let's be careful

Lisa Littman is a physician and researcher who created the term “rapid onset gender dysphoria” to try to explain parents' accounts of their teenagers suddenly manifesting symptoms and self-identifying as transgender. The parents say they saw no previous signs of gender identity uncertainty and thus Littman theorized that this could be a "social coping mechanism" for other disorders, such as depression and anxiety caused by adolescent trauma.

As a gender dysphoric myself who grew up in an opposite world where such exploration was impossible, I admit that with the advent of the internet, the idea that a certain groupthink culture could develop is not impossible. The danger here is that we not confuse gender exploration with true gender dysphoria. There are plenty of kids who experiment with gender and even end up self-identifying as gender queer and gender non-conforming because our society now permits it and reflects more a world which has rejected the notion that there are only two strict binary choices. Yes, these kids know what their biological sex is but they just don’t want to get pigeon holed into behaving and dressing as they are told.

Not everyone who falls outside this binary is necessarily gender dysphoric, but these kids are too young to understand what that means and might group themselves in with other kids who must transition because they are in fact transsexual.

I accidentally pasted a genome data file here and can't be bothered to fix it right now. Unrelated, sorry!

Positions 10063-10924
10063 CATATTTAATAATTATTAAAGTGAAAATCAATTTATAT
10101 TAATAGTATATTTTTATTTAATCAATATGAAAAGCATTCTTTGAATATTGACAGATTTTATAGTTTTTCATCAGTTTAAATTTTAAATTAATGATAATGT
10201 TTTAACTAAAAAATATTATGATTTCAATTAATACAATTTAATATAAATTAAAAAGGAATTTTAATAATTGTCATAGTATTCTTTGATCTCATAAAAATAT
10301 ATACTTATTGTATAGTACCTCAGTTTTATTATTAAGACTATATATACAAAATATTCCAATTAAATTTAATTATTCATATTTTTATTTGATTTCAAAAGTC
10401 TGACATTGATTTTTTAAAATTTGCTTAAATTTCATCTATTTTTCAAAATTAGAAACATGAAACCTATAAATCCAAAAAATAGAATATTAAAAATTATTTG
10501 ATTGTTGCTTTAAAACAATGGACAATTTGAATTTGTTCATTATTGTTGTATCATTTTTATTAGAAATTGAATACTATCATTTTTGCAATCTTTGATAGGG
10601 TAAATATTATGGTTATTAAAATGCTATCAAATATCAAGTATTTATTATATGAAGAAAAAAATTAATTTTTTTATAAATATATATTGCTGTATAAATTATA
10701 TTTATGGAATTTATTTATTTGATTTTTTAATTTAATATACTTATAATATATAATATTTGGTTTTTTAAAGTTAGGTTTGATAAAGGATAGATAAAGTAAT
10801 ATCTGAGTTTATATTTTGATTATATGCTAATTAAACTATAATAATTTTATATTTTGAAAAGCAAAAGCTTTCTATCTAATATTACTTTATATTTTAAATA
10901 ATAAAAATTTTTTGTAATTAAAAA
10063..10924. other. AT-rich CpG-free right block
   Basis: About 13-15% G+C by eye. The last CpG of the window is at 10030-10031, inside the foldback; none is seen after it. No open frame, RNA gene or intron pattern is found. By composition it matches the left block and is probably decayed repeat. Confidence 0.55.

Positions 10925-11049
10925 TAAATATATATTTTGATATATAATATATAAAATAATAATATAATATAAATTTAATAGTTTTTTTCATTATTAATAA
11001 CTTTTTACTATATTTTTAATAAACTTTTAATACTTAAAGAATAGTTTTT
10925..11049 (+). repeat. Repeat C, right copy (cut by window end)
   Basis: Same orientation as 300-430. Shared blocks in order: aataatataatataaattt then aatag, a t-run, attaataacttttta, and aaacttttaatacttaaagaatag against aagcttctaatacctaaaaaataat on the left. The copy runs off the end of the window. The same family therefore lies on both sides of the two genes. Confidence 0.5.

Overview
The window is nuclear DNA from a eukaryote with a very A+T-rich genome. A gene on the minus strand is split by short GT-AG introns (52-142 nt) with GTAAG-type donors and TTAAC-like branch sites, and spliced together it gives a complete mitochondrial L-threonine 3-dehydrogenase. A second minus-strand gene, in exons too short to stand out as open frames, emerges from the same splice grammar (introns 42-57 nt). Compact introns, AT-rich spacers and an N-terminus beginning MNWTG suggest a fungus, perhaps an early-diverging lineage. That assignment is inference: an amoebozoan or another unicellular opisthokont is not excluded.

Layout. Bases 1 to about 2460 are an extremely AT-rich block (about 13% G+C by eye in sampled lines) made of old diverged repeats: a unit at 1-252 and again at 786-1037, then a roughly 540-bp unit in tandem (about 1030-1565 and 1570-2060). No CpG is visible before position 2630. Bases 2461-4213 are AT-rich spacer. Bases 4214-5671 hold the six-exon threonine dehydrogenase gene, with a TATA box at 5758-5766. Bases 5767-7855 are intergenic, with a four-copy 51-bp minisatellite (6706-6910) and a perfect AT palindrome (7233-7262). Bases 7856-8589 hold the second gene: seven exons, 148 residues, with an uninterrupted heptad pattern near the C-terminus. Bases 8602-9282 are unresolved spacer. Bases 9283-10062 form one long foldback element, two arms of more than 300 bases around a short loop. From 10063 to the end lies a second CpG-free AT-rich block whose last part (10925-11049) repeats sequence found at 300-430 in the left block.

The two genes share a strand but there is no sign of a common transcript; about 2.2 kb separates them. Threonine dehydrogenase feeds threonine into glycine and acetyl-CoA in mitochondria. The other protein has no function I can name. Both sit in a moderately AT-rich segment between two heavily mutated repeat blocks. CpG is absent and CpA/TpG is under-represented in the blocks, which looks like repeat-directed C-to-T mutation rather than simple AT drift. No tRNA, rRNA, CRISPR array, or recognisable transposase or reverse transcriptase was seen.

I am sure that Ms. Littman has the best of intentions but by labelling something which isn’t dysphoria as “rapid onset” she undermines and belittles the term in a way that might hurt those kids who truly are dysphoric and can be helped. Let us remember that coming out in your teens doesn’t mean you weren’t gender dysphoric before; heck I came out in my forties, but I knew there was something different as far back as I can remember and simply hid it. My parents had absolutely no clue.

Let’s be careful here.

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Comments

  1. I've never heard of this person nor have I read anything about her besides your post. With that disclosed, I've also never heard of diagnosing the subjectivity of one person from the perspective of another. That it seemingly came out of the blue to the parents does not mean it wasn't smack dab in the middle of the blue for the kid.

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